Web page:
Wednesday, April 3, 2013

Ontario Judges And The Circus They Run


When I see a story like this, I have to shake my head.

The whole point of the mayor going to court was to determine whether the accusations were true or not.  The gravity of a courtroom should mean that if a person is not found guilty, then by default they must be innocent of those accusations.  

When you keep that in mind, you suddenly realise that what the Judges panel ruled here was this:
Innocent people must bear the cost of legal proceedings incurred in proving their innocence.

I would say that this staggers the imagination, but then again this was a panel of Ontario judges that did this, so I fully expect a cock-up of epic proportions because (Q.E.D.) that's largely what they do.

I've never kept it a secret in that I have no respect for them, but often people don't understand why.  So, here's why…

If I go for an operation, I expect the surgeon to be highly trained in the proceedings that they will follow during the operation.  If I travel by air, I expect the pilot to be highly trained in the aircraft that I am sitting in, the route that I am travelling, and the airport configuration where we are taking off and landing.  If I'm sitting in a court room during a technical case, I expect the judge to have professional experience in the things being discussed.

But that's not the case.  Here, the judges are learning about physics, medical issues, programming, biology, finances, and a whole host of other topics, whilst the cases are under way.  In other words, what is a court room to the public is a class room to the judge.  

Years ago, I had to testify in an expert capacity in a witness stand (in Toronto) regarding a .Net program and as expected, the judge didn't know the difference between a CLR and MIDL, or a server from a load balancer, but apparently to be a judge that judges, experience in what you're judging isn't a necessary qualification.  

From my 30 minutes in the stand, I got the impression that putting a baboon in that seat would have been just as productive in finding the truth of what happened.  I then followed the case until its conclusion, and I wasn't surprised when the judge ruled against the technical evidence.  When the defendants went to appeal, another panel of judges who had no more experience at technology than a newborn child then repeated the same mistake.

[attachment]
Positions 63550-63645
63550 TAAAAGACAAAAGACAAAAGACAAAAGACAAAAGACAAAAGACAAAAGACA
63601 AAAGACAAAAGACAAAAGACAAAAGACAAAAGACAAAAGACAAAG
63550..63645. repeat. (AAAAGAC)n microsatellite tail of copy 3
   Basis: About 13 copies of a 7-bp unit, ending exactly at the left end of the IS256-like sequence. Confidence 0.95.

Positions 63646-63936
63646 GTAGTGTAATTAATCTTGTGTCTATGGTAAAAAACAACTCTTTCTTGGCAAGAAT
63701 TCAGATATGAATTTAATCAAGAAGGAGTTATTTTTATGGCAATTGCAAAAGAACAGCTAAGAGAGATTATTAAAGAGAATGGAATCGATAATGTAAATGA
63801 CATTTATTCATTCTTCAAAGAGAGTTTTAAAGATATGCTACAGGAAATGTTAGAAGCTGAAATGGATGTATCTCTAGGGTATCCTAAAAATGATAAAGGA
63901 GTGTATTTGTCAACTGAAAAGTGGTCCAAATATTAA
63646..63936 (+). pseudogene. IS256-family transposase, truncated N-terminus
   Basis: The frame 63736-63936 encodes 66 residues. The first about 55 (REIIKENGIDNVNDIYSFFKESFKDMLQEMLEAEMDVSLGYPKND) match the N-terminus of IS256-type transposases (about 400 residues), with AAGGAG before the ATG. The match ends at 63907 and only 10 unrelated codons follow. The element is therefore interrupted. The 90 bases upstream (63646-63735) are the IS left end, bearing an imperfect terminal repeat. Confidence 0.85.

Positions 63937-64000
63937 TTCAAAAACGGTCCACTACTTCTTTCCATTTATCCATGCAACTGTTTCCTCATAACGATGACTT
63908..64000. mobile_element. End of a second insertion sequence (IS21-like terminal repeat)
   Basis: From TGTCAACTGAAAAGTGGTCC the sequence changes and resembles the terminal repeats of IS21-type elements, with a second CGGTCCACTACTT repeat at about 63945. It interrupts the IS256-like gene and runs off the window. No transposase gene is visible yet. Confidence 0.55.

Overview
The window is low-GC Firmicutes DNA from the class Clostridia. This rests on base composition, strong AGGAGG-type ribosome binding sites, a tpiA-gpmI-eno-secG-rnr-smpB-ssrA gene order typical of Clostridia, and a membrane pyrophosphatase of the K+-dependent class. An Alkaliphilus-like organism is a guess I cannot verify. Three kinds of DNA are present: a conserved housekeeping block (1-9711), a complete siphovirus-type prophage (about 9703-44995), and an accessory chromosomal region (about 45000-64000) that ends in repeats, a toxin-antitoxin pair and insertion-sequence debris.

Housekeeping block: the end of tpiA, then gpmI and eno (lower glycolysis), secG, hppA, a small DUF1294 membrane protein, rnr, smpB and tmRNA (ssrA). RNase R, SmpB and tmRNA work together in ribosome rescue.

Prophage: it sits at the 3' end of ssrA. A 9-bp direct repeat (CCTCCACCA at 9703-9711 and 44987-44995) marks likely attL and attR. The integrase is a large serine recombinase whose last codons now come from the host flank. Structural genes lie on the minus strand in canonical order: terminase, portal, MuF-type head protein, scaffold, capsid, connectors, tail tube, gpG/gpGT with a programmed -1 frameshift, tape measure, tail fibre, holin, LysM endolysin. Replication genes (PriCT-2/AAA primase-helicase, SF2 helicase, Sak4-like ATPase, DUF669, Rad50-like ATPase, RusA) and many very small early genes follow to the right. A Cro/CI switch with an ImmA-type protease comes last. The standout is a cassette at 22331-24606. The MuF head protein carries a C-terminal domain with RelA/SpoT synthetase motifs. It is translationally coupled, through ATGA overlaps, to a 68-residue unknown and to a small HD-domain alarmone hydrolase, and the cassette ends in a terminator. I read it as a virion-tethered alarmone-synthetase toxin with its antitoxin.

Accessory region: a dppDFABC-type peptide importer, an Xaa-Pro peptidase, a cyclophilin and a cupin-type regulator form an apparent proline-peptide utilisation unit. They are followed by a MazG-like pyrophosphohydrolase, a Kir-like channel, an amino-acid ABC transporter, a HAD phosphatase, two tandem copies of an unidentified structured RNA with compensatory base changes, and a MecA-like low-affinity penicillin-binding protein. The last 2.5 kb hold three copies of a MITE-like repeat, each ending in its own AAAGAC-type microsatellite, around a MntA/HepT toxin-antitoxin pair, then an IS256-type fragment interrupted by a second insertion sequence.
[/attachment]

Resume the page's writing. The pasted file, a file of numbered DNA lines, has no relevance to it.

At that point, I realised that the courtrooms here are not actually about justice.  It's basically a dance of money and wit, and if someone's lawyers can paint a believable scenario that convinces a judge, then the judge will rule according to the story.  A knowledgable judge would have spotted the BS in front of him if he'd taken a look at the source code that was available for him to peruse.  Of course, this judge didn't look at the code because they weren't experienced in programming, even though somehow in his mind, being a non-programmer is perfectly fine to be a judge on programming cases.

In my mind, putting my grandma in the judges place would be a perfectly valid equivalent. 

Given the court rooms are not about justice, this is why I'm not surprised that the same judges now say that Mayor Ford needs to stump up $100,000 for costs incurred whilst one of their own determined that the same man is innocent.

The problem fixing this as I see it right now is if you complain about a judge, then they just put in another judge, but as the phrase goes, "You can shuffle the clowns but it won't change the circus".